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Saskatchewan Roughriders defensive back Elie Bouka (0) goes over Hamilton Tiger Cats running back Don Jackson (5) during second-half CFL game action in Hamilton, Ont., on Saturday, Nov. 20, 2021.Peter Power/The Canadian Press

The Saskatchewan Roughriders believe it’s time to turn regular season success into a run for the Grey Cup.

The Riders, who host the Calgary Stampeders on Sunday in the West Division semifinal, were first in the division in 2019 and second in 2018, but neither finish translated into post-season success.

They lost 20-13 to Winnipeg in the 2019 West final and 23-18 to the Blue Bombers in the 2018 West semifinal despite having home-field advantage in both games.

With a 9-5-0 record this season, which was good enough for second place, the Riders are now focused on taking the next step to becoming a championship team.

“We know something different from the guys who’ve been here in 2018 and 2019 and have been a part of those home playoff losses,” said Riders head coach Craig Dickenson. “Everybody knows that as you get older you realize your chances are fewer and fewer, and I do sense that with guys like Dan Clark and Micah Johnson and AC Leonard. They know that there’s only so many cracks at it so they want to want to make a run while they can.

“Some of the rookies think you’re going to be in the playoffs and make a run every year or have a chance to but the veterans know that even though it’s a nine-team league, it’s hard to win the Grey Cup and you only get so many cracks at its so I think there’s a little more urgency in the locker room.”

Many pundits believe the Riders are the underdog despite their regular-season record. While they did earn nine wins, the Rider offence has struggled throughout the season.

The Stampeders won two of their three regular-season meetings with the Riders.

While the Riders consider the underdog label insulting, receiver Shaq Evans believes they may be partly responsible for the status.

“I think it might be a little disrespectful but at the end of the day, we haven’t done anything in the playoffs and that’s what matters the most,” said Evans. “We’ve had great regular seasons since I’ve been here so maybe we’re a little underappreciated, but it may be warranted a little bit because we have to prove that we can do something when it matters most.”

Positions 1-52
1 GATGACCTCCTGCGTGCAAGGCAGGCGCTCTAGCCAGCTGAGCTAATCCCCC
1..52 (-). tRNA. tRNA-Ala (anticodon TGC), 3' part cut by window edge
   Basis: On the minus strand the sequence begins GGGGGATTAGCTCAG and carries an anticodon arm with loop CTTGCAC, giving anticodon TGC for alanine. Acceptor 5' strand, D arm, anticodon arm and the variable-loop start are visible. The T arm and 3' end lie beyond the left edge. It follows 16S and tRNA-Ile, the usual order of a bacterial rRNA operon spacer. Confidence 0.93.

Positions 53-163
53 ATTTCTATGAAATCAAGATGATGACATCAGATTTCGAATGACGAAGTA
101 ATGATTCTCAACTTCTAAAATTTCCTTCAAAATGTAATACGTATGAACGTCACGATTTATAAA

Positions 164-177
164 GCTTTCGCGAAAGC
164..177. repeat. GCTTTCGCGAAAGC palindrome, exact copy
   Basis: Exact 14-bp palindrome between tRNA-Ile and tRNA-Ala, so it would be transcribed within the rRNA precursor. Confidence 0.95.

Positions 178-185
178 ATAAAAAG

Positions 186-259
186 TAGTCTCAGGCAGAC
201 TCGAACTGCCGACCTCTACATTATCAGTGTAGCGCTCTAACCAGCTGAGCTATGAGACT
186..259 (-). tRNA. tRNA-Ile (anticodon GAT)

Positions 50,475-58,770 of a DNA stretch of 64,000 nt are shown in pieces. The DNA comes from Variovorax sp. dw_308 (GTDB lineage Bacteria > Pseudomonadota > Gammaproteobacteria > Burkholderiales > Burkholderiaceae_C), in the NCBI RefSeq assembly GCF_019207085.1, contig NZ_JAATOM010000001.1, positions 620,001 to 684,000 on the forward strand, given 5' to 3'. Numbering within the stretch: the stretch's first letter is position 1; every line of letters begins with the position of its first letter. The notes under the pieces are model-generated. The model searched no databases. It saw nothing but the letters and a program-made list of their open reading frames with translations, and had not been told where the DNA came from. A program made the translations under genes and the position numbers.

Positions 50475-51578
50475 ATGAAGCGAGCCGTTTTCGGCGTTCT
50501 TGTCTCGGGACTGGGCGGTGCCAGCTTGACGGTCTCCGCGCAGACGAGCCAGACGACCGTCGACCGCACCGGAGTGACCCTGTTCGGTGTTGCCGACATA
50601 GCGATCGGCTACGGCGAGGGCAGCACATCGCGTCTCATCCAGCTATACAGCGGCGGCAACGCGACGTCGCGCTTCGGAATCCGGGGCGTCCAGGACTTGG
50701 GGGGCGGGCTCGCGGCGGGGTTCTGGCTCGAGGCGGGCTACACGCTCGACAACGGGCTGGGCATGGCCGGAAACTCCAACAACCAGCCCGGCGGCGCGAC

The Riders have had issues with controlling Stampeders running back Ka’Deem Carey. In Calgary’s 23-17 victory on Oct. 2, Carey gained 78 yards on 11 carries for a 7.1 average. He followed up with 109 yards rushing on 20 carries in a 22-19 victory on Oct. 9.

Dickenson said there isn’t a magic formula to stopping Carey.

“You try and make him earn it and try to put as many helmets on him as you can make him so early in the game,” said Dickenson. “Hopefully you can take him out of his rhythm a little bit but he’s good when he’s rolling. He gets stronger as the game goes on so we want to start fast and try to be as physical as we can early in the game, but he’s a good player.

“If he goes off, it’s going to be a long day for us at this point, based on those three games.”

Players on both teams spoke during the week about the intense rivalry between the clubs, but no one was willing to go on the record with a brazen comment that could end up serving as motivation for their opponent.

However, Riders defensive back Ed Gainey did share a quick thought on his impression of the Stampeders.

“I’m just going speak for myself. I mean, I’ve been here for three, four or five years so I can’t stand either Calgary or Winnipeg,” said Gainey. “I wouldn’t want the playoff picture to be the other way.”